Report shows cessation coverage in New York is inadequate
With more than 8 million Americans now accessing health insurance through new options in the Affordable Care Act, there has never been a more crucial time for policymakers and insurance plans to act to save lives - and public dollars - by expanding and easing access to tools and treatments to help smokers quit, according to the American Lung Association's "Helping Smokers Quit: Tobacco Cessation Coverage 2014" report. Released this week, the annual report notes many lives and billions of state and federal dollars - including more than $800 million in Medicaid spending - could be saved by ensuring coverage under the ACA comprehensively helps smokers end their nicotine addiction.
The Lung Association's annual report reviews each state's efforts to help smokers quit and provides an up-to-date look at federal coverage and requirements for quit smoking treatments under the Affordable Care Act.
New York Needs to do More to Help Smokers Quit
New York state's coverage for tobacco cessation treatment is deemed inadequate in every category evaluated in the report. For Medicaid recipients, only four out of the seven recommended cessation treatments approved by the FDA to help people quit are covered. And while individual and group counseling is available to Medicaid recipients who want to quit, no phone counseling is offered. Other obstacles to helping Medicaid recipients quit are the limits on duration and limit on annual quit attempts that exist. Similarly for state employees, only one cessation treatment is universally covered, and coverage for the other six varies by plan. There is ample room for improvement.
"While New York's does offer some coverage to smokers who want to quit, it's far from the comprehensive coverage that we need to have in place to help more New Yorkers quit successfully," said Jeff Seyler, president and CEO of the American Lung Association of the Northeast. "More than 25,000 New Yorkers die each year as a result of smoking. We need to provide current smokers with the help they need to overcome their addiction so they can live longer, healthier lives."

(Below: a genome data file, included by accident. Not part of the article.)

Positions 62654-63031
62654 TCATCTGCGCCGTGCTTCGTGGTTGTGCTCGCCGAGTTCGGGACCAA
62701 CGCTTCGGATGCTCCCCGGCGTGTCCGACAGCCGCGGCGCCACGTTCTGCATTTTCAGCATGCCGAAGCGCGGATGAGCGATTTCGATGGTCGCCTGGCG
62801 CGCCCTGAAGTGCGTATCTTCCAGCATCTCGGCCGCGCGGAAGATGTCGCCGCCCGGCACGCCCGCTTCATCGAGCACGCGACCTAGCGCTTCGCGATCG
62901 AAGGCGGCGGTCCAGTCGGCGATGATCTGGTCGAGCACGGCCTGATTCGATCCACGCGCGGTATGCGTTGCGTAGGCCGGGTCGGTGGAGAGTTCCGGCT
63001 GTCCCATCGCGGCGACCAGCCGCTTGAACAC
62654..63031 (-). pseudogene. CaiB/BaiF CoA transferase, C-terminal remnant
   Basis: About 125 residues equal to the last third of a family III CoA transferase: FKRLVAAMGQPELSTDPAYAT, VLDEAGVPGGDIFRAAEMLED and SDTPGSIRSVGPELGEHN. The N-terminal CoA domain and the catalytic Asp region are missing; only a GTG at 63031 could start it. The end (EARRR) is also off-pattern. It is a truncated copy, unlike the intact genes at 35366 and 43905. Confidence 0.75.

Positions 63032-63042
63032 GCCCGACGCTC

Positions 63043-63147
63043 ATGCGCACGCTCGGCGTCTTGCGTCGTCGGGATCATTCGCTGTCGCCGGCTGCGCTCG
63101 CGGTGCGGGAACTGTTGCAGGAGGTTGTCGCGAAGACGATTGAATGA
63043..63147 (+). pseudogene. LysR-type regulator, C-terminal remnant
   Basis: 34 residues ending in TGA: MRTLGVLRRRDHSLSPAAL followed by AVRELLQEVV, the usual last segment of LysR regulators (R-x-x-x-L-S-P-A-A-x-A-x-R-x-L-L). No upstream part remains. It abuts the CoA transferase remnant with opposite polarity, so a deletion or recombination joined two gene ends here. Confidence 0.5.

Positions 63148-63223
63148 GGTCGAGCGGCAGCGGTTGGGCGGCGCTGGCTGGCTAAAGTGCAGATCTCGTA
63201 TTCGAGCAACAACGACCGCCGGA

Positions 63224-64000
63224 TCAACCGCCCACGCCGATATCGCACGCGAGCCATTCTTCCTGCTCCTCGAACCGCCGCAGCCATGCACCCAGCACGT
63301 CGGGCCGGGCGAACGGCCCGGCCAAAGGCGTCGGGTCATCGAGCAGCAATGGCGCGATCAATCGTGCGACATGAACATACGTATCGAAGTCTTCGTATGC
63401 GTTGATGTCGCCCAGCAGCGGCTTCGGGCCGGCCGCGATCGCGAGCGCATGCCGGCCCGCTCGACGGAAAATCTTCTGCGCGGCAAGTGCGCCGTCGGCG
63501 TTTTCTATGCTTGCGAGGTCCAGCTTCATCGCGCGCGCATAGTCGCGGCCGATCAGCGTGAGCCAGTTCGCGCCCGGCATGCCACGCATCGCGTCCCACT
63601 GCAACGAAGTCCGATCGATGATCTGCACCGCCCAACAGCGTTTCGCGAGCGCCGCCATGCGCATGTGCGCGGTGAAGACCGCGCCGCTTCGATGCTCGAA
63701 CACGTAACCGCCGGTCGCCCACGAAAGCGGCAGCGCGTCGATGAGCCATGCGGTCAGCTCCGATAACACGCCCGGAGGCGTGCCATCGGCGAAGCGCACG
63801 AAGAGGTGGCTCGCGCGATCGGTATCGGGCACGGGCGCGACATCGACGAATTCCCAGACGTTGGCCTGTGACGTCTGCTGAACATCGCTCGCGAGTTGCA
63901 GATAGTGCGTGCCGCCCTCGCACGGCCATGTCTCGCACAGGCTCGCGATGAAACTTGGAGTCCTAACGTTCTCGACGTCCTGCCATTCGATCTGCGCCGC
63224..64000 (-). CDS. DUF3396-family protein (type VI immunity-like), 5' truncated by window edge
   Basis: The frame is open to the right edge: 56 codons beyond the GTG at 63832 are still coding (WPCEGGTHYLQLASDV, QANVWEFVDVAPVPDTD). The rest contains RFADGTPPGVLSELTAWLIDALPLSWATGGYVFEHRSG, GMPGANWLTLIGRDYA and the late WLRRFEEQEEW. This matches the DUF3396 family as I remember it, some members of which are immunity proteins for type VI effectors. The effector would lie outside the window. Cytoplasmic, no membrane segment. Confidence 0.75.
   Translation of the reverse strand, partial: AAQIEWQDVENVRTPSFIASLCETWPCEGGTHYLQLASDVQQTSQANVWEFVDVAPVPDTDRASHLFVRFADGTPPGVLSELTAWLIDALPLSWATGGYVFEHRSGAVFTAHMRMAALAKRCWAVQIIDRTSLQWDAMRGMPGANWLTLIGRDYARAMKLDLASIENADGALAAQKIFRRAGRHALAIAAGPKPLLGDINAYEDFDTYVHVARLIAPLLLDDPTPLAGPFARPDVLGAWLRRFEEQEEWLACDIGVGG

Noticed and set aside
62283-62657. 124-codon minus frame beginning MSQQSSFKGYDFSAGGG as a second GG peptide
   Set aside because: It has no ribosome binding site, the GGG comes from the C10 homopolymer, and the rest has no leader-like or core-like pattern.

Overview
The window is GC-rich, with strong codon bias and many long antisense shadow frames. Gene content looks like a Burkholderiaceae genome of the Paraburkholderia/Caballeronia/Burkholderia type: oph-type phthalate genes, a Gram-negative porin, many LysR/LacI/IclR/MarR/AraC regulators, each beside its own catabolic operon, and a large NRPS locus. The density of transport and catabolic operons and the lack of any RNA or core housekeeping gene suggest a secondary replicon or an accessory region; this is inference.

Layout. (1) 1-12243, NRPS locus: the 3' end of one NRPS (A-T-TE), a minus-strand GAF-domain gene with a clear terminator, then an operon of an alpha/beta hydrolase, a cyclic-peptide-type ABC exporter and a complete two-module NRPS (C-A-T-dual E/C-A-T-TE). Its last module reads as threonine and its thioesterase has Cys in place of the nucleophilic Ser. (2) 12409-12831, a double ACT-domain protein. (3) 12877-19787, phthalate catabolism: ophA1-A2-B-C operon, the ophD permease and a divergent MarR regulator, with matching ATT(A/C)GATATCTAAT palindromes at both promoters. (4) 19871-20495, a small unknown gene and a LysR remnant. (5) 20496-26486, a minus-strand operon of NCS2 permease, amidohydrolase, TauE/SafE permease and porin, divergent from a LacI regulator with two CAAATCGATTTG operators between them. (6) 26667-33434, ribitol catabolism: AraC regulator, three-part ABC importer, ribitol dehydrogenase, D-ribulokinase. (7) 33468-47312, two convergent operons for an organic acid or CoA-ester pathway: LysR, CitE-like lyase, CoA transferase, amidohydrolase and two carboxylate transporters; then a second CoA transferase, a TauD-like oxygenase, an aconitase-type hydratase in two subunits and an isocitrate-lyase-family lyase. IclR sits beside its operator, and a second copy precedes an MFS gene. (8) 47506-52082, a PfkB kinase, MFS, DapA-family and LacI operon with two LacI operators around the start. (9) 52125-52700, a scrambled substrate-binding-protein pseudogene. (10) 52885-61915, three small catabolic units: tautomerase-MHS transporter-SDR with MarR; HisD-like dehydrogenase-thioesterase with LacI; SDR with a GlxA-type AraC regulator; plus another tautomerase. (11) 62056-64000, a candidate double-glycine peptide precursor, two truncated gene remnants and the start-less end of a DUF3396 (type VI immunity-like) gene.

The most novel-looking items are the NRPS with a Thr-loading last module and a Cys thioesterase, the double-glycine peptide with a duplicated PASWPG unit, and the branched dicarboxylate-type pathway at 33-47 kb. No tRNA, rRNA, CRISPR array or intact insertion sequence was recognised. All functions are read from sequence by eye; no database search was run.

States Could Save Up to $833 Million in Medicaid Spending
The report noted significant savings in public spending could be achieved by making sure smokers on Medicaid have broader access to comprehensive smoking cessation resources. People enrolled in traditional Medicaid smoke at much higher rates than the general population (30.1 percent versus 18.1 percent for ages 18-65). Smoking-related diseases cost Medicaid programs an average of $833 million in taxpayer dollars per state in 2013. The Lung Association's report determined:
•Only two states provide comprehensive cessation coverage for all Medicaid enrollees: Indiana andMassachusetts;
•Several states, including Alabama, Connecticut, Georgia, Maine, Ohio and Vermont, improved Medicaid cessation coverage for smokers since last year;
•Thirty-five states charge copays for tobacco cessation treatments for individuals enrolled in Medicaid - even though evidence shows copays discourage use of treatment and many plans with higher-income enrollees are prohibited from charging them. New York requires copays in some Medicaid plans.
Tobacco use is the leading preventable cause of death in the U.S., costing the economy up to $333 billion annually. In the report, the American Lung Association asserts: